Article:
Reimagining Kalidasa’s eponymous Sanskrit poem, The Cloud Messenger (Meghdoot) (2022) tells the tale of cursed celestial lovers who, after centuries of longing, meet as teenagers in a colonial-era boarding school. The film, Rahat Mahajan’s debut feature, narrates the fictitious story of Jaivardhana (Rahat Mahajan/Ritvik Tyagi) and Tarini (Lalita Shivani/Ahalya Shetty), attracting much-deserved attention as the only Indian film in competition for the Tiger Award at this year’s International Film Festival Rotterdam.
While Kalidasa’s poem describes how a yaksha (celestial spirit), banished by his master to a remote region for a year, convinces a passing cloud to carry a message of love to his wife, the film engages mythical figures to fluidly traverse multiverses by abandoning perceived spatiotemporal structures. Mahajan incorporates the ancient South Indian storytelling forms of Kutiyattam, Kathakali, and Theyyam in the narrative, which rely on facial expressions and gestures to invoke epic characters from Hindu mythology. For instance, the antagonist King Dashananan (Rajeevan Peesapali) who covets Tarini communicates through Kathakali, and the character performing Theyyam (K.N. Lakshmanan) invokes the spirit of Tarini from the netherworld.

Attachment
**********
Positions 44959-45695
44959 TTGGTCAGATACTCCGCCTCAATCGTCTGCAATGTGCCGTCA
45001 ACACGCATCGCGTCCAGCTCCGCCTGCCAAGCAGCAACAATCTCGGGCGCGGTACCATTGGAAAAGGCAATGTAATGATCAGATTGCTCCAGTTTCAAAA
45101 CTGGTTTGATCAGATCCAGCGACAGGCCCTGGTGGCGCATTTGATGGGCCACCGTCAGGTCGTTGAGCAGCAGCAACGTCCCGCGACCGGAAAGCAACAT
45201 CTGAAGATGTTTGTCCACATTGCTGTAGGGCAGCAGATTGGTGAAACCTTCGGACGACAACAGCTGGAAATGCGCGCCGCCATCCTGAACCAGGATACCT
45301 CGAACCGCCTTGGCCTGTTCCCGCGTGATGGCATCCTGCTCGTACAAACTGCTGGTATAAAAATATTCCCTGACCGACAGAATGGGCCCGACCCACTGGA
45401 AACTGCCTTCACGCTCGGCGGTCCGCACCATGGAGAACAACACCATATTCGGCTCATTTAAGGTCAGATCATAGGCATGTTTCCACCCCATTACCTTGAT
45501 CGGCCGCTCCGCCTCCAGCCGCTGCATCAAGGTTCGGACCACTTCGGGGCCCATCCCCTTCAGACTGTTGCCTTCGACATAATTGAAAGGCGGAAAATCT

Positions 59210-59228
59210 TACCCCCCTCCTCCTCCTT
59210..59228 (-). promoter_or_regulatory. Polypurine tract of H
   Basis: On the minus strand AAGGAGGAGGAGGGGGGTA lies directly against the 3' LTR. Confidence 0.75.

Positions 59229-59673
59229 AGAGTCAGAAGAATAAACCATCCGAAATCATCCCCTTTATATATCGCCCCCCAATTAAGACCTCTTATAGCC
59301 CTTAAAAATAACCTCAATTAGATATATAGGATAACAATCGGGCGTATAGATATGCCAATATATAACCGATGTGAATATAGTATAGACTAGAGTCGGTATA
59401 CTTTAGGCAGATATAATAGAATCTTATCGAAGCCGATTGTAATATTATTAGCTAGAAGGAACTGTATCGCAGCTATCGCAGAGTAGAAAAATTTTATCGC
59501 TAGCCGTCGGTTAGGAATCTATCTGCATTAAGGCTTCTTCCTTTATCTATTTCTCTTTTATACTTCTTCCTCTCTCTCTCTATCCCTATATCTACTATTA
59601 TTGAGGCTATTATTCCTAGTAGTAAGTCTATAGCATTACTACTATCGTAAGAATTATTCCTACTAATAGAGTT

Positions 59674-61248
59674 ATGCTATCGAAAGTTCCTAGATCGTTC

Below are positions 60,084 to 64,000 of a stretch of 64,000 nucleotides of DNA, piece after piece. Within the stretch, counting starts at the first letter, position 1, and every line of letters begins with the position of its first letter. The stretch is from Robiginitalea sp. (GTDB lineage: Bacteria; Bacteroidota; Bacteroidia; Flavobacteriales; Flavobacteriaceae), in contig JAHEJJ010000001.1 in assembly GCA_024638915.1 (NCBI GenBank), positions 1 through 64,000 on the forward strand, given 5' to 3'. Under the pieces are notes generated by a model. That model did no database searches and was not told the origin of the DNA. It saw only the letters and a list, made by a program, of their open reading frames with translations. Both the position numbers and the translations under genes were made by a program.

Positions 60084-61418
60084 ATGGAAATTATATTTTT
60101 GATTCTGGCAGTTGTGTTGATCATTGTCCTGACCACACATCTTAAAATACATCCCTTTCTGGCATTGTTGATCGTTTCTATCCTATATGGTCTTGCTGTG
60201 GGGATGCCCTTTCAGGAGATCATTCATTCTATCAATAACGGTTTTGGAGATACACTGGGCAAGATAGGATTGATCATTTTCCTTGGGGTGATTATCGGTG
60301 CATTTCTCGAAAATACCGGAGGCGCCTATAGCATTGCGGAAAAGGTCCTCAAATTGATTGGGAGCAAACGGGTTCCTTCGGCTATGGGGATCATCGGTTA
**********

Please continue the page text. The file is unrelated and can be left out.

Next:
By juxtaposing highly trained performing artists of the Indian aesthetic traditions with school children (mostly non-actors), the film achieves a unique melange of restraint and spontaneity. Mahajan’s alma mater, The Lawrence School, Sanawar, forms the boarding school backdrop, which, with its location in the misty Himalayan mountains, accentuates the supernatural occurrences depicted in the film. The Cloud Messenger relies heavily on aesthetics to hook the viewers and draw them into its magical world imbued with a dark and transient visual tone. The exquisite grand costumes of the mythical characters, their multilayered colorful makeup, and enchanting facial expressions are spotlighted by close-ups, slow tracking shots, and fragmentary compositions.
The film’s overarching theme finds resonance in most scriptures and religions of the world, which advocate suffering as a means to liberation. This notion is propagated in the excruciating punishment that Jaivardhana endures daily at school and the ordeal of Tarini, which become catalysts for the “ultimate test,” as the entire universe aids in breaking the ancient curse and setting the two lovers free in the contemporary mortal world. Through the coming-of-age story of the protagonists, Mahajan’s film exhibits the power of true love in transcending space and time.
The Cloud Messenger is screening online in the UK as part of the BFI film Festival through October 23.